Computer Music & Jazz Combine In The Work Of Guitarist Stanley Jordan

The second season of the Composers & Computers podcast has launched, with an in-depth look at the work of jazz legend Stanley Jordan, and how his computer music studies at Princeton informed his unique approach to playing the guitar.

The Composers & Computers podcast series, produced by Princeton’s School of Engineering and Applied Science, explores the school’s role in the early development of computer music. Host Aaron Nathans interweaves stories about science, art, friendships, and the links between the computational and musical realms at Princeton.

This episode is a fascinating interview – Jordan discusses granular synthesis, how his interest in building a custom keyboard guitar synthesizer led to the development of his unique polyphonic guitar technique, the influence that Pink Floyd and Wendy Carlos had on him, and more.

You can listen to the latest episode via the embed below, and at the Princeton site:


“In Episode 1 of the new season of “Composers & Computers,” we begin our deep dive into the technology-filled life story of Jordan, who went on to a career as an acclaimed jazz musician. We explore how he was initially drawn to Stanford to work with John Chowning, inventor of the Yamaha digital keyboard, but through a twist of fate at the admissions office, found himself headed to Princeton instead.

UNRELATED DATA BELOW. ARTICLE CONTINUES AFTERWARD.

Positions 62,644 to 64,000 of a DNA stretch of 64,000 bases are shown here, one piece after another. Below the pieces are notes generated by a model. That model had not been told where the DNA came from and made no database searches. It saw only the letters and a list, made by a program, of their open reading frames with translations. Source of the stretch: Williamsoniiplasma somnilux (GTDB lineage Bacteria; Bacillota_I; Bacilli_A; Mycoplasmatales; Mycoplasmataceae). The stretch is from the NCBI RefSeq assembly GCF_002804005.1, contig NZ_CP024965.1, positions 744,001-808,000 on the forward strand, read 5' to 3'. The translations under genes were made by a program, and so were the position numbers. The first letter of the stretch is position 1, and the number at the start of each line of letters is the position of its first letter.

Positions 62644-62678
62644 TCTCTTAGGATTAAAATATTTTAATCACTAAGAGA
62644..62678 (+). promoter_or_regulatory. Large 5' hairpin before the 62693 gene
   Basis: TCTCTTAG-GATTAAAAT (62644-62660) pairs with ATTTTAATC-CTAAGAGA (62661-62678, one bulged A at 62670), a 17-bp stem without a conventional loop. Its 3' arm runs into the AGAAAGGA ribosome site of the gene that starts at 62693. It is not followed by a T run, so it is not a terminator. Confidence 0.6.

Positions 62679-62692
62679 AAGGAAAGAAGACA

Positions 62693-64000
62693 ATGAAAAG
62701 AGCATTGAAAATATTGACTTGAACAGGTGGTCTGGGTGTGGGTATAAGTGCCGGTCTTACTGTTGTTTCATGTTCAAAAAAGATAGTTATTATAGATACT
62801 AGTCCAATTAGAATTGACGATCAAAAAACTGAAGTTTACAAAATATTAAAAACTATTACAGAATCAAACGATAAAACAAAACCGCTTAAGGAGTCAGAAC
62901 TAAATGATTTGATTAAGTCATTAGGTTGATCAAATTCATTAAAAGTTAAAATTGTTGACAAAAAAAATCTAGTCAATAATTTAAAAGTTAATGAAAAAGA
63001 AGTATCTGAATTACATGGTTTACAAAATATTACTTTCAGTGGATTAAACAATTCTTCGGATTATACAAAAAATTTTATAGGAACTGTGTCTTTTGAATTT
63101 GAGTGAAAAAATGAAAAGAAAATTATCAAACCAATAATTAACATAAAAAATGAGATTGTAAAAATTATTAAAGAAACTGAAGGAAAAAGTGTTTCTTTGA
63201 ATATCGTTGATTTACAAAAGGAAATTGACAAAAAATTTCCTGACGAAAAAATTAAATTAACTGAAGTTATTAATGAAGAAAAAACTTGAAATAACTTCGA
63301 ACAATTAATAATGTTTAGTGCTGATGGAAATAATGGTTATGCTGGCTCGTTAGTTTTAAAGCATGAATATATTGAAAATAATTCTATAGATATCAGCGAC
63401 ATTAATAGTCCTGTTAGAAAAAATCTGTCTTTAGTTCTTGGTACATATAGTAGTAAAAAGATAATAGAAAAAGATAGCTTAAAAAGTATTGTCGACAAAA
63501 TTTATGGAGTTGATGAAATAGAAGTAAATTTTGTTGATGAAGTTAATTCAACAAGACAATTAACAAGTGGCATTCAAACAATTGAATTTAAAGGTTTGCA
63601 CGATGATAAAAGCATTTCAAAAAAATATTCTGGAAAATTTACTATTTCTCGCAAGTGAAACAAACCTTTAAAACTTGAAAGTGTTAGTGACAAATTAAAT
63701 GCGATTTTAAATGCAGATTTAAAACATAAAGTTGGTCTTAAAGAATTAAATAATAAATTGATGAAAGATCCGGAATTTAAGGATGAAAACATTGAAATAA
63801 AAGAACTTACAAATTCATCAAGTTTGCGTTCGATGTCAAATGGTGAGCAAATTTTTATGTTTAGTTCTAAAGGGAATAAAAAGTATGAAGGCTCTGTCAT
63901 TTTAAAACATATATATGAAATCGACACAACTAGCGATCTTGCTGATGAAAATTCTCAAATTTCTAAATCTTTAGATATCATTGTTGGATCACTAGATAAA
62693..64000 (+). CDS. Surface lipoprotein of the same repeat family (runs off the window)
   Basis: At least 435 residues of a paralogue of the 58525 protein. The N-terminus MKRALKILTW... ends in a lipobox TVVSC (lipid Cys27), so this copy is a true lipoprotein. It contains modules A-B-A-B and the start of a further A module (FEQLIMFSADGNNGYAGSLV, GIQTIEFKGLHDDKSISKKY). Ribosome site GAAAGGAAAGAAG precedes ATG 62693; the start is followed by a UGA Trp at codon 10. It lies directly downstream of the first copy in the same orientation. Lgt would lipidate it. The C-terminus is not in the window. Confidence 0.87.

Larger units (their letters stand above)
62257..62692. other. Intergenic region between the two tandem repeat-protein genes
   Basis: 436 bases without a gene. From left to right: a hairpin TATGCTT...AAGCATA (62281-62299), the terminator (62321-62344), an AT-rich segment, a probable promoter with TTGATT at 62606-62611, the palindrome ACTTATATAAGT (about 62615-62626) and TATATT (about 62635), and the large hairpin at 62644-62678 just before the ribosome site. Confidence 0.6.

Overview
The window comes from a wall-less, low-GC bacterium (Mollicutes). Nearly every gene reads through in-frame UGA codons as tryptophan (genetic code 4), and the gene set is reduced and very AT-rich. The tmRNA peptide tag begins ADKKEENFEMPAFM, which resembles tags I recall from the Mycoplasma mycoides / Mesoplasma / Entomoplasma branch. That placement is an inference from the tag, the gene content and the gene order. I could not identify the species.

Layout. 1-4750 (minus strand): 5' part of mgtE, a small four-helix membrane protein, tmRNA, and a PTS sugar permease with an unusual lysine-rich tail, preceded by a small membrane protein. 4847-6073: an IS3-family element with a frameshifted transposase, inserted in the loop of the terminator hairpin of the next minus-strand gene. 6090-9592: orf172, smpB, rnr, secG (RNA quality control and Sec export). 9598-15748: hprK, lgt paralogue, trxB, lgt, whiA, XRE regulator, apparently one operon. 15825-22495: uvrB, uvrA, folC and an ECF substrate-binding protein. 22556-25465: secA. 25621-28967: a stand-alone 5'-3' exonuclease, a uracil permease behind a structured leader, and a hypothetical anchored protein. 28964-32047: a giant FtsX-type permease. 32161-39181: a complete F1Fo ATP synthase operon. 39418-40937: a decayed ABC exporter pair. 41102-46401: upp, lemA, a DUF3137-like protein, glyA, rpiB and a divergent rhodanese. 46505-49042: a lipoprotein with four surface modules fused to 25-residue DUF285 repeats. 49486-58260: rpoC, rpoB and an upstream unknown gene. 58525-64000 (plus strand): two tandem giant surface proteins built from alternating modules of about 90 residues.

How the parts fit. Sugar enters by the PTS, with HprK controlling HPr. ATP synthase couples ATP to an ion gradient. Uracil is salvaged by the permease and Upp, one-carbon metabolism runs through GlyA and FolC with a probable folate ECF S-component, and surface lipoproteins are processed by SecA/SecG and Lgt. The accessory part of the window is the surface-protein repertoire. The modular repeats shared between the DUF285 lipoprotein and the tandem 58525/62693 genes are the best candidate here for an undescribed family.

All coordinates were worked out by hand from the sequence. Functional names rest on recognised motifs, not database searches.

Chowning himself told Jordan that it was a fortuitous outcome, and Jordan explains why this ended up being true, through meeting two mentors who would have a major effect on his musical path, Milton Babbitt and Paul Lansky.

We’ll look at how he developed his trademark two-hand percussive “touch technique” while he was a student at Princeton. And he’ll talk about his time at the Computer Center and the Engineering Quadrangle, including the time he dropped his punch cards on the floor.”

One thought on “Computer Music & Jazz Combine In The Work Of Guitarist Stanley Jordan

  1. Saw Stanley Jordan live in a small club about 20 years ago in the US midwest. It was just him, his guitar, and a rack of electronic gear. Tickets were fairly cheap, and the overall sound was a bit thin at times, but I expect he saved a boatload on logistics and hotel costs, by not having a full band.

    Performance-wise, it was a seriously great performance, minus the idiots sitting next to me who were more into having a REALLY loud conversation than actually listening in the middle of his performance. So much so that Stanley had to pause in between numbers and ask certain audience members to STFU (my words, not his) so folks who wanted to hear the music actually could.

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